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The Risk of Space Collision

Current collision avoidance systems are not good enough for safety of flight, says Mark Dickinson, Chairman, The Space Data Association

The Space Data Association is working to reduce collision risk, for a safer space environment. However, with so many processes already in place including the existing Space Data Centre (SDC), and very few incidents to date, it’s easy to wonder why we even need to bother.

Current Systems
To properly answer that question, I need to first talk about the existing processes and some of their limitations. The current SDC uses data provided by all members of the Space Data Association. This of course relies on their providing timely ephemeris data with future manoeuvres included, and on the whole most members are good at doing this. We then marry that up with data from the public catalogues, such as that provided by the JSpOC. Operators are alerted of any upcoming conjunction warnings and can take appropriate action as necessary.

There are several problems. Quite simply, the data available today is simply not accurate enough for robust safety of flight. According to Analytical Graphics Inc (AGI), which runs the SDC on our behalf, the public catalogue is missing an estimated 50% of GEO±100km crossing objects down to 20cm in size. This is significant, because objects larger than 20cm have the potential to cause serious damage if a collision occurs, and could very well further add to the debris population.

One problem is that while an operator’s internally-consistent orbit determination processes are often adequate for its own station-keeping operations, inherent biases and offsets in ground networks are often too large for accurate collision avoidance. Consequently, an operator’s satellite may actually be located many kilometres from where the operator believes it to be. Even a bias of a few kilometres can seriously limit the ability to undertake meaningful collision avoidance, and hence jeopardise safety of flight.

Without having pinpoint accuracy, you could well end up performing operations that actually increase the risk of a collision. This means the warnings are simply not actionable; we risk doing nothing or even making operational decisions that make the situation worse.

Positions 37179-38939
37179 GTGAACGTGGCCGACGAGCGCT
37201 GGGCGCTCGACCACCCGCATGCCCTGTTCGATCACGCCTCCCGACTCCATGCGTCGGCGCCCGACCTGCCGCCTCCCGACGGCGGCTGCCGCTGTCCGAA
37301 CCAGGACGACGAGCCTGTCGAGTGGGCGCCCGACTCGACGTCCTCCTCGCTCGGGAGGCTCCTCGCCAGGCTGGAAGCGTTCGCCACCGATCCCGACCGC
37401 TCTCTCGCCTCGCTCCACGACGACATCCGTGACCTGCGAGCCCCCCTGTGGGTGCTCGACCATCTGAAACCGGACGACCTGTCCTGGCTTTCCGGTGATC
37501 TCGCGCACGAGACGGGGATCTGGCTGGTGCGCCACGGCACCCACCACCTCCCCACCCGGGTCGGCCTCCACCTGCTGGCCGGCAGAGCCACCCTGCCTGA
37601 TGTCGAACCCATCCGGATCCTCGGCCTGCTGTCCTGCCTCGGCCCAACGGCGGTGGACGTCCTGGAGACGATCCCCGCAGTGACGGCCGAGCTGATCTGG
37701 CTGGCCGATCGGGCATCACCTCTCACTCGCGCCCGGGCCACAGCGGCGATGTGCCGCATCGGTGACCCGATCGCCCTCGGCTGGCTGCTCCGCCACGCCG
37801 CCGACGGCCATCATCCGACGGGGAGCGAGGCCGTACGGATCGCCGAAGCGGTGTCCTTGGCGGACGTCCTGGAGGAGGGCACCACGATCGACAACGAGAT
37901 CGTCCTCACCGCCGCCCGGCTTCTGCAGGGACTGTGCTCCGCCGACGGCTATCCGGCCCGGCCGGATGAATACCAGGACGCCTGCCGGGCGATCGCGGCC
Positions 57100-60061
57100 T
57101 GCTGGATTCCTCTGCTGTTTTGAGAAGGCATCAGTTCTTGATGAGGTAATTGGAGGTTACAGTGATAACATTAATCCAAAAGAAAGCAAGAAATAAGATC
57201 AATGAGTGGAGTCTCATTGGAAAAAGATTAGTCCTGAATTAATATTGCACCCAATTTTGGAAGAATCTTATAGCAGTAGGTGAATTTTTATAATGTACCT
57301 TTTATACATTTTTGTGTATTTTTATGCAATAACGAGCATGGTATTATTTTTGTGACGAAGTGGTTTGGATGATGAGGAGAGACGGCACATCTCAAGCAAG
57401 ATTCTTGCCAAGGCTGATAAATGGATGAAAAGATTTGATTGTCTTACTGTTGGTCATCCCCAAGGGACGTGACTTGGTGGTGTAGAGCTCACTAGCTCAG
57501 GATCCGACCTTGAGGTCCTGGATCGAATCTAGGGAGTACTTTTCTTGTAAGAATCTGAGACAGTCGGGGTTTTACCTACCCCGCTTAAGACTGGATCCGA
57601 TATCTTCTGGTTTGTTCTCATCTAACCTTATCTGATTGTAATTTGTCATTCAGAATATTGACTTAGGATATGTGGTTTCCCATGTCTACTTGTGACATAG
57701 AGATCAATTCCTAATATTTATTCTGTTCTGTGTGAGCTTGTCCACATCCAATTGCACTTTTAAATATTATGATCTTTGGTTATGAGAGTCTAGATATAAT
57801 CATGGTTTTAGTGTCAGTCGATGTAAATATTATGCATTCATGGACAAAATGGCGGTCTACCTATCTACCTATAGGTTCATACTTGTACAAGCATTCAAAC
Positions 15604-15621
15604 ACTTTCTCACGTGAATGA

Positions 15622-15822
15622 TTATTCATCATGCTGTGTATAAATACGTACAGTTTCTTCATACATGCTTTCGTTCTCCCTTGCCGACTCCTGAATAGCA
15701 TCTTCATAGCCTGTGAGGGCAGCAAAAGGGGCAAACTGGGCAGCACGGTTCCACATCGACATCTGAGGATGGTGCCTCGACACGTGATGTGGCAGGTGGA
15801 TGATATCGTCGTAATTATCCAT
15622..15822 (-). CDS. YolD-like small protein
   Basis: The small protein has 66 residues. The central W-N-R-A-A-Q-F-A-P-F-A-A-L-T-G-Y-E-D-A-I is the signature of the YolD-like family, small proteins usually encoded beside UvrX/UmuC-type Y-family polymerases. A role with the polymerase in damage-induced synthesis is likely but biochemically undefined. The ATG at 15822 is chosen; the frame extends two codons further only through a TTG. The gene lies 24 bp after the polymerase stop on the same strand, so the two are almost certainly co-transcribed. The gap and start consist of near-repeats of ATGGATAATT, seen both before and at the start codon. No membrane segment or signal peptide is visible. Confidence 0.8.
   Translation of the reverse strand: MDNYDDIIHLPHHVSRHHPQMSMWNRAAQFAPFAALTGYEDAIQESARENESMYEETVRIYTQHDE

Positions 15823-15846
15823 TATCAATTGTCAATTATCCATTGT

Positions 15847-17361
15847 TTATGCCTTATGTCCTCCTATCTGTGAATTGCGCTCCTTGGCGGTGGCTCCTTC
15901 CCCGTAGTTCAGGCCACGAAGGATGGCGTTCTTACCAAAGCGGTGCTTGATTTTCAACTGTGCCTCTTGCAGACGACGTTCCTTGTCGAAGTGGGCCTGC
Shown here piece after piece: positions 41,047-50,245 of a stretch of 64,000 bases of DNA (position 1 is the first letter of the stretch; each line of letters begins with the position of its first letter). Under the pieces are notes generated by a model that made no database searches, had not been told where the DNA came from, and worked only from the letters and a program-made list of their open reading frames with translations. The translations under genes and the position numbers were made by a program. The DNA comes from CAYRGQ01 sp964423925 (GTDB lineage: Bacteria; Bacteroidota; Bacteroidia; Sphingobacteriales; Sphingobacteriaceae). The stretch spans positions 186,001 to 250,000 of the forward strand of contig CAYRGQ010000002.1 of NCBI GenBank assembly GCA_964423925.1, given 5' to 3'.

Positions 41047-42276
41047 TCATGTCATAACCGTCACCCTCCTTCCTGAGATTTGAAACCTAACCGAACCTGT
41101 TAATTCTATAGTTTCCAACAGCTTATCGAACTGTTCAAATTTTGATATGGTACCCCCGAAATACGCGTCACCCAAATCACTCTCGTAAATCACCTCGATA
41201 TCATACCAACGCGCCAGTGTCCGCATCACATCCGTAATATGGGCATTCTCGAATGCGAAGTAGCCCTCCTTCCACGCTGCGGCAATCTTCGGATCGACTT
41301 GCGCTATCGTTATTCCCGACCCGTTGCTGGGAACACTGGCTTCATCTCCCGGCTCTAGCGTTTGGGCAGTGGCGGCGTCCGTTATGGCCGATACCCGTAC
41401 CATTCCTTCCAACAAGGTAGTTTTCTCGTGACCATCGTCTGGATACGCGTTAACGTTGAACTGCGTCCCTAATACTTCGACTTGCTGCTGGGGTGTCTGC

The Data
As part of its technical analysis, the SDA and AGI conducted extensive collision risk and encounter rate research, drawing upon a combination of data sources and methods. Sources included JSpOC data drawn from 34,000 GEO conjunctions closer than 10km within a three-year period, conjunction data from the Space Data Centre over the same period, and four other independent analysis methods. These results were then compared in aggregate with the findings of eleven published external researcher papers. The comparisons revealed a clear picture of collision risk being as much as four orders of magnitude higher than previously understood, and relative velocities as high as 4km/s were found, far higher than anticipated.

Where do we go now?
We have worked with AGI to develop a step change in capability with the Space Data Centre 2.0. This updated version is capable of tracking much smaller objects, with much better accuracy for both active satellites and debris.
Ultimately, what that means is warnings will be truly accurate and actionable, enabling operators to effectively manage their satellites. We now need all operators to sign up, to fully maximise its potential to serve the industry and protect the space environment.